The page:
Guest blog by Jacqueline Heron
In the beginning
With one of the widest gender pay gaps in Europe, in 2015 David Cameron set out to end this ‘scandal’ within a generation. In 2018, Theresa May said she wanted her government to end the ‘burning injustice’ of the gender pay gap. As a first step, organisations with over 250 employees published the gap in hourly pay between men and women on April 4th 2018. This will be an annual exercise.
It’s somewhat of a blunt instrument. A company might have a gender pay gap if a majority of men are in top jobs, despite paying male and female employees the same amount for similar roles – and there’s no adjustment for employees’ different roles, so CEOs are compared directly with PAs. Gaps can be skewed by a few high-earners.
However, everybody’s talking about it – from Boardroom to shareholders to customers and employees. And what’s clear is that most of the UK’s medium and large organisations pay women significantly less than men, and that there aren’t enough women in top paying jobs. No surprises there but it’s useful to have it in black and white. And what we’re seeing so far, is that many organisations are recognising that this isn’t good enough and are publishing the actions they plan to take start closing those gaps. Since this will be an annual exercise, we can monitor their progress. It’s a case of ‘what gets measured, gets done.’
The results are in
Of the 10,019 firms that submitted gender pay gap data only 2,255 (22.5%) have a median women’s hourly wage that is equal to or higher than that of men. The remaining 7,764 (77.5%) pay women less than men. Across the UK, men earned 18.4% more than women in April 2017, according to the Office for National Statistics (ONS).
It impacts all industries: The construction sector reported the worst average median gender pay gap at 25%. This was followed by finance and insurance at 22% and somewhat surprisingly, education, with a pay gap of 20%.
And the gender pay gap becomes the gender pension gap
Older women are disproportionately affected, with those in their 50s experiencing an 18.6% pay gap, compared to 5.5% for women in their 20s. This worsens as they reach pension age. HMRC data has shown the gap between the amount of pension income received by men and women is widening. Women received just 37% of the total amount of income drawn from pensions last year, down from 39% in 2012-2013. Last year, women received £46.5bn in pension income, while men received £79.3bn.
The reasons are complex
Most industries fail to promote enough women. This is a global issue. McKinsey’s found that, whereas half of graduate entrants in American law firms were women, only one in five equity partners was. A study by SKEMA Business School in France found that, although women made up 52% of banking employees globally, only 38% of middle managers and 16% of executive committee members were women.
Men’s and women’s salaries start diverging from the childbearing years. Women pay a significant financial penalty for being parents. They may also play a non-parental care role – unpaid work looking after relatives, partners or friends with illnesses or disabilities. As a result, they are more likely to work in part time roles which are often lower paid with fewer opportunities for progression.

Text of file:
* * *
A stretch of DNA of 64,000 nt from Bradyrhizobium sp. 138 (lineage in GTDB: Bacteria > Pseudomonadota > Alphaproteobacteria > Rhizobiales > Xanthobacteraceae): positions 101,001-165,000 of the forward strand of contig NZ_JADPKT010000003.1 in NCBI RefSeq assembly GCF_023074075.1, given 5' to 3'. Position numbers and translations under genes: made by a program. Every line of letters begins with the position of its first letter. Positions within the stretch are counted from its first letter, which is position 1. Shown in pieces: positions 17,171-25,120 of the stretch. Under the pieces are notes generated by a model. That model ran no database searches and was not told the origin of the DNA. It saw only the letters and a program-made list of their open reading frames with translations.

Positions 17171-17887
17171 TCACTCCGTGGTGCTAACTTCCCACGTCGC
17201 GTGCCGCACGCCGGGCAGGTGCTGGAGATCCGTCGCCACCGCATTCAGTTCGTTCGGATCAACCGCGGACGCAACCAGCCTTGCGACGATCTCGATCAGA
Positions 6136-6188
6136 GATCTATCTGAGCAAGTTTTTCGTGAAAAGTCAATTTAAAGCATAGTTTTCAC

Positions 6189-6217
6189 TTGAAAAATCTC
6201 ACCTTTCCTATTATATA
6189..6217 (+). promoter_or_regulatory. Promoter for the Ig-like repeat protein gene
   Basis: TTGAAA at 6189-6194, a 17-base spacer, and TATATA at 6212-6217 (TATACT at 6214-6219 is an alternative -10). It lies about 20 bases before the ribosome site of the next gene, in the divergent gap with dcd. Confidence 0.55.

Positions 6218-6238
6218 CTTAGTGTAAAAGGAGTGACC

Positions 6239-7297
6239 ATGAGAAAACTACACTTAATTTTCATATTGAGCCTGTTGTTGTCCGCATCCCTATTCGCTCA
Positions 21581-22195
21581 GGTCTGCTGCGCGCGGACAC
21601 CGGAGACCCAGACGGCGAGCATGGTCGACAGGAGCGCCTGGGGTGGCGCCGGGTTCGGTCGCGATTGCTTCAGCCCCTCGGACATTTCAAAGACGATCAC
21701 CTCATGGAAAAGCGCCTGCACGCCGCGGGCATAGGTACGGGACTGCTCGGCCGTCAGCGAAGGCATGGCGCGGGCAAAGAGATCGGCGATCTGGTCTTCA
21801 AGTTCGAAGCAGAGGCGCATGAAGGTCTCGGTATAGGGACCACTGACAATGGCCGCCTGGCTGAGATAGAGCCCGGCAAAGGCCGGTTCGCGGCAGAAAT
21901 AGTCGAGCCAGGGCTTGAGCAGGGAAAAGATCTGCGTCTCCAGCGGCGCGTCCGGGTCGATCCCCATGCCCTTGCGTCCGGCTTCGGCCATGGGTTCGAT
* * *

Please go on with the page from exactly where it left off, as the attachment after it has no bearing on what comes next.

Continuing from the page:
Structural discrimination plays a part. One in nine new mothers is dismissed, made redundant or treated so poorly that she leaves, according to the Equality and Human Rights Commission. Subtler biases favour men in hiring, performance reviews, pay and promotions. A study in 2016 by Warwick University found that, among workers who asked for pay rises, men were 25% more likely than women to be successful.
As does unconscious bias. Take academia, where studies have shown that unconscious bias comes into play when science faculty members receive applications from students with feminine names, judging women to be less competent and less hireable than a man with an identical CV.
Working towards a solution
Companies should beware of kneejerk reactions and take time to diagnose what lies behind the numbers. They need to look at how they hire, how they pay, how they promote and ask the question: are our practices fair?
The case for diversity demonstrates a positive impact on the bottom line. McKinsey found that companies in the bottom quartile for gender and ethnic diversity in leadership were 29% less likely to achieve above-average profitability. An analysis of the data shows that in companies where women are fairly or slightly overrepresented in the top pay band, the median gender pay gap shrinks relative to the composition of the company as a whole.
Professor Sucheta Nadkarni, Director of the Cambridge Judge Business School Women’s Leadership Centre says: “Whether it is because women are getting paid less for the work that they are doing or because women are not getting equal opportunities to get into positions where the pay level is high – it doesn’t matter what the reason is, but there is a gender pay gap and in most cases it’s an issue of equality and justice. In both cases it’s an issue of an imbalance of some sort.”
We should be using the gender pay gap as a means to an end, focusing not solely on the outcome, but rather the lack of equality in opportunities for women.